[Editor note: Last month, a conference–“Evaluating and Trading Ecological Services: Is There a Role for Natural Capital in the Marketplace?”–was held in Houston, Texas. Local environmental activist Jim Blackburn organized the event (interviewed here). Appendix A describes the conference, and Appendix B lists the sessions.
Without a speaker challenging the premise of the conference, MasterResource asked Sterling Burnett of the National Center for Policy Analysis to provide this analysis, which will be forwarded to conference organizers.]
Pricing nonmarket ecosystem services may be a noble goal. But it is conceptually confused and problematic as a guide to real-world action, civic and certainly governmental.
This four-part series substantiates my concerns. After reviewing the general concept, I will examine environmentalist concerns with environmental commodification, review economist concerns with the same, and make final arguments and wrap-up.
In 2001, I defended my doctoral dissertation, Protecting Ecosystemic Goods: The Pro’s and Con’s of a Property Rights Approach. My dissertation argued that assigning property rights and allowing markets to develop around the valuation and trade of ecosystemic good (species, habitats and their interrelations) would
Thus my contribution was well within the paradigm known today as free-market environmentalism.
At the same time as I was writing my work, environmentalists and academics from the relatively new field of environmental economics were beginning to develop (after a couple of fitful starts in earlier decades) the idea that ecosystems provide a variety of services, without which civilization and even humanity would fade from the scene.
Of course, there is no doubt this is true, but it, as stated, is not groundbreaking news or particularly helpful with regards to shaping economic or environmental policy. Recognizing this, the scholars went further, and argued that dollar values could be placed on the services nature provides and as a result wiser development decisions could be made in the future.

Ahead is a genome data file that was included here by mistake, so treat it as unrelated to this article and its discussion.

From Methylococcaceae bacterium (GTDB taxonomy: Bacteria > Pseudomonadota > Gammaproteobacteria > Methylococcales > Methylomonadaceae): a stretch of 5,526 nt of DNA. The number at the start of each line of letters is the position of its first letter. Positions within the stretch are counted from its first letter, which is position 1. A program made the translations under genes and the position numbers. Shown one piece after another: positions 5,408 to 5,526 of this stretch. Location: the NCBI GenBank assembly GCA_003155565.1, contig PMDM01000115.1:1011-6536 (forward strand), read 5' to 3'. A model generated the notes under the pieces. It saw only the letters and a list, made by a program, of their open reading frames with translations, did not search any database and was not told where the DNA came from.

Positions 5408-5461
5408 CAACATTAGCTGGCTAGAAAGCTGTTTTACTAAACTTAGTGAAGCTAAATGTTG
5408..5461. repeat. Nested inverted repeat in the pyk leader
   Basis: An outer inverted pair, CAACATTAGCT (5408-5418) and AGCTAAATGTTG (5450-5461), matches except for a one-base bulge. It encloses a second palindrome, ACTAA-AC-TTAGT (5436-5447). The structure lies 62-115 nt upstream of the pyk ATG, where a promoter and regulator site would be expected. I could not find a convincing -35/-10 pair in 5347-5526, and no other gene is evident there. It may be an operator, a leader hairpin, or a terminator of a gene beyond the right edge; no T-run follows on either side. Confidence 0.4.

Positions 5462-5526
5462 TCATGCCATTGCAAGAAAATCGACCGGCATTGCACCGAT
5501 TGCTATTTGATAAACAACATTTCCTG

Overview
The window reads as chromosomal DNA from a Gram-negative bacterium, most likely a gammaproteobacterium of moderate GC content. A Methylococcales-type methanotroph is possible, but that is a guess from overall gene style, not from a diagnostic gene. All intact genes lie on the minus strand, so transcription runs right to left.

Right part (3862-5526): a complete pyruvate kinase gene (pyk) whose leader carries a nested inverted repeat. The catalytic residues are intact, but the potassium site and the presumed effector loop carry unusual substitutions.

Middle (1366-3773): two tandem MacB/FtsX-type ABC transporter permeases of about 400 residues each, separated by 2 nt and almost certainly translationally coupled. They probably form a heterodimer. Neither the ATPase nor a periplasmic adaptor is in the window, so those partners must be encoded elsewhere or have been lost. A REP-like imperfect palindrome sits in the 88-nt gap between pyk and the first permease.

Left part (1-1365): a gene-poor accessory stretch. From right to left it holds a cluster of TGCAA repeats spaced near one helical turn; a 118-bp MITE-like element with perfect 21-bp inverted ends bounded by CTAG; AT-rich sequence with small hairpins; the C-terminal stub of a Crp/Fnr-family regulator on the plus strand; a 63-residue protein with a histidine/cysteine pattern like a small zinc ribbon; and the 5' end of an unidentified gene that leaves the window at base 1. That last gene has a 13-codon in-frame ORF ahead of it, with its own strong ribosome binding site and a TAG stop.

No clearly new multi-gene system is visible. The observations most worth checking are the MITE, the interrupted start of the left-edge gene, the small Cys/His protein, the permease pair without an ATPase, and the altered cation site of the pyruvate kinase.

It is here that serious issues are raised that brings the entire effort into question.
Nature provides a number of services from which humanity benefit greatly (water filtration, oxygen production, erosion control, waste treatment, food production and genetic resources and pollination, etc…). Since these goods haven’t been monetized historically, how can the benefits be calculated? And should they be given the inherent analytical errors and public-choice barriers?
The problem is that ecosystem services are “public goods” that are not traded in commercial markets because no one can be excluded from using them, and one person’s use of the good does not diminish the amount available to others. Some examples. The air is there for all to breathe; bees and other insects and birds worked their magic long before cities arose; and soil is formed and everyone benefits.
Having said this, human in pursuit of their welfare have altered the background environment in numerous ways, some enhancing the natural productivity or improving the lot of some species at the expense of others, some reducing the services nature provides and in the extreme altering local environments to such a degree that many ecosystem services have been supplanted almost entirely by manufactured replacements.
Why Price—and How?
The argument made by those promoting the economic valuation of ecosystem services is that knowing such value, will at least allow us to appreciate their worth. Prices would allow fully informed decisions concerning the opportunity costs or trade-offs involved when one is weighing policies, which could continue or improve the provision of environmental services when compared to the benefits from an action or activity that would reduce those services.
Such an apples-to-apples comparison integrates the values of ecosystem services into the market helps people to realize the full costs and benefits of production and consumption decisions.
Most environmental economists argue that ecosystem services are vastly undervalued (which is not surprising since they are public goods), and that when the true value is known, the world’s governments will commit far more resources into environmental protection, and undertake less intensive human development that expands into currently undeveloped areas or disrupts natures background functions.
Relatively few of the articles written on valuing ecosystem services or goods actually try and derive a measurable value, rather they try and develop the concepts and necessary background conditions for such measurements or the types of models and differing approaches used to derive the value ecosystem services and then provide a couple examples to show how in narrow cases markets have recognized and ultimately monetized ecosystemic values successfully.